He added: “There really needs to be ethical frameworks that underpin our use of data for the public good. If we believe in that and we believe in driving outcomes then it should be driven by principles, standards and ethics, and those should be out in the open and discussed rather than implied or hidden.”
Heba Bevan, CEO and founder of Utterberry, a provider of AI wireless smart sensor systems for infrastructure monitoring, called for greater collaboration between data providers within the boundaries of privacy regulations. “[My company] generates a huge amount of data a day – it would be good to work with all of the different groupings and make a benefit of it instead of sitting on it. If we can correlate the data that I and someone else are providing it would be a richer set of data.”
Bringing in expertise
More enterprise and data architects could be placed on project teams, suggested Lydia Walpole, digital operations and performance director at Costain.
“In construction you wouldn’t start a contract without an engineer and an architect if you were building a bridge,” she said. “It’s the same with embedding some of these technologies and digital tools – you shouldn’t do that without an enterprise architect and looking at that overall operational model with digital. We’re starting to have a team of at least two enterprise architects on all of our contracts.”
The profession also needs to look at other sectors for inspiration, said James Chambers, Bluebeam’s regional director for the UK and Ireland.
“In my position I cross a lot of boundaries and disciplines in seeing how technology works,” he said. “I love to look outside industries at [how things such as] gamification have had an impact on construction. I think things like that have to be found and developed to help draw new people into this industry.”
Accelerating the pace of change
James Dean, chief executive of software company Sensat, suggested encouraging asset owners to embrace new digital solutions rather than relying on older, more time-consuming methods for projects.
“A lot of the technology we have access to, it’s already there and it’s proven,” he said. “We need to have that conversation to prompt client organisations into pushing for that – until they do, it’s going to be difficult for everyone else to fully utilise what’s already available.”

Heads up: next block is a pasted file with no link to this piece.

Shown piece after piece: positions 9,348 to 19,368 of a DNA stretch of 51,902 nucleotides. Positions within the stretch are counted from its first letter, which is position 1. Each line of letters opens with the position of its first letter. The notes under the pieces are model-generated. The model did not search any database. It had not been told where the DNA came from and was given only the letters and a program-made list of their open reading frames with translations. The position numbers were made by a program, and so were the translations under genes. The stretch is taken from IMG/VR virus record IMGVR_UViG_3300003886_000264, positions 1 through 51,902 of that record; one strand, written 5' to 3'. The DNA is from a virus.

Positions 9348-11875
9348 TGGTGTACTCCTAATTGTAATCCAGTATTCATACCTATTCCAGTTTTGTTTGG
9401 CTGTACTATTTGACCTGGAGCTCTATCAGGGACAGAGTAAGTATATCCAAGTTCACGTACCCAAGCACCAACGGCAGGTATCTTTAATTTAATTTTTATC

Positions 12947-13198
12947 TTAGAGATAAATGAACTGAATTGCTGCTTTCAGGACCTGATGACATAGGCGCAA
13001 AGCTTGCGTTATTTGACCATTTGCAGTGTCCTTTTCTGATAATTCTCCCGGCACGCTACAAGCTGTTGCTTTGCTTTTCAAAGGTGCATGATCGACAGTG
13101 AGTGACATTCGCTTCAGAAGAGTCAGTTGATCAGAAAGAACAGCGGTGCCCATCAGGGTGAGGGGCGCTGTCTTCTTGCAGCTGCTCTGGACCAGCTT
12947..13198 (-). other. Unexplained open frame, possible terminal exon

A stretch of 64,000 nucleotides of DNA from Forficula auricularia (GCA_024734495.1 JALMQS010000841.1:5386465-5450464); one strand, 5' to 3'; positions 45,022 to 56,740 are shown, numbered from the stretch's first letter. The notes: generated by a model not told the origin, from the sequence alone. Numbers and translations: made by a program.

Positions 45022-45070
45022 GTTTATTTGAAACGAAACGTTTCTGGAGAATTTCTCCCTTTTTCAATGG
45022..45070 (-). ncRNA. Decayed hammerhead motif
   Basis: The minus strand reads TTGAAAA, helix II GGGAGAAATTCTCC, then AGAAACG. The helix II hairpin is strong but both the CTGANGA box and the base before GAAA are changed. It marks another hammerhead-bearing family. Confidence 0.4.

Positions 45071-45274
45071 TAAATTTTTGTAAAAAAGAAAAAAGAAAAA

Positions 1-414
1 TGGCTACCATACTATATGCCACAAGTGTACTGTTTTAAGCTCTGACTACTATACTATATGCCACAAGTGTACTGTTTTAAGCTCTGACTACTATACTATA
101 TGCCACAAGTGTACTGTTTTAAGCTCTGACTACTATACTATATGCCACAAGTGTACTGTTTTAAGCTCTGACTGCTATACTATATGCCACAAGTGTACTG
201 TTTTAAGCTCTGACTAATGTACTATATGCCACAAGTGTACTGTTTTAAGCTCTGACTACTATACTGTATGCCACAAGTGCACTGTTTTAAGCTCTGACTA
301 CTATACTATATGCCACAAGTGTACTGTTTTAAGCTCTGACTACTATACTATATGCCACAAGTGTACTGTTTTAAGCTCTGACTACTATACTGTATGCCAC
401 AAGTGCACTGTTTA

Hansford acknowledged that the pace of progress could often be slow: “We’re aware that in our industry things rarely change if the codes and standards don’t change because ultimately engineers work to codes and standards.”
He said ICE was keen to look at “that kind of interrogation of the way things are done, the codes and standards, and ensure that they are taken forward and changed where relevant”.
Mark Enzer maintained that soft standards were equally as important. “We need the hard technical solutions but we also need the soft non-technical solutions to make things work – the soft standards and frameworks are where the humans are, and if the humans don’t adopt this stuff then it doesn’t happen,” he said.
He added: “I think digital transformation across the whole of the built environment is a sociotechnical change programme and we should treat it as such. We should see how the machine works and which bits we have to turn to make the whole change happen.”
Appointing a public body
Enzer highlighted the “interconnecting cogs” that would be part of this work, with individual, organisational and sectoral change journeys all needed if the industry was to move up the “information management maturity curve”. He suggested a public body could take responsibility for helping this to happen.
“In many ways it’s a form of levelling up, it’s making the rest as good as the best, because the best is already out there, but the rest needs to catch up,” he said. “It needs to be done on purpose, with strategy, because then we’ll get it done quicker, and therefore I think it needs a body to do it, some kind of centre of excellence that will help the industry to move up this curve.”
For more information on ICE’s new community advisory boards, click here.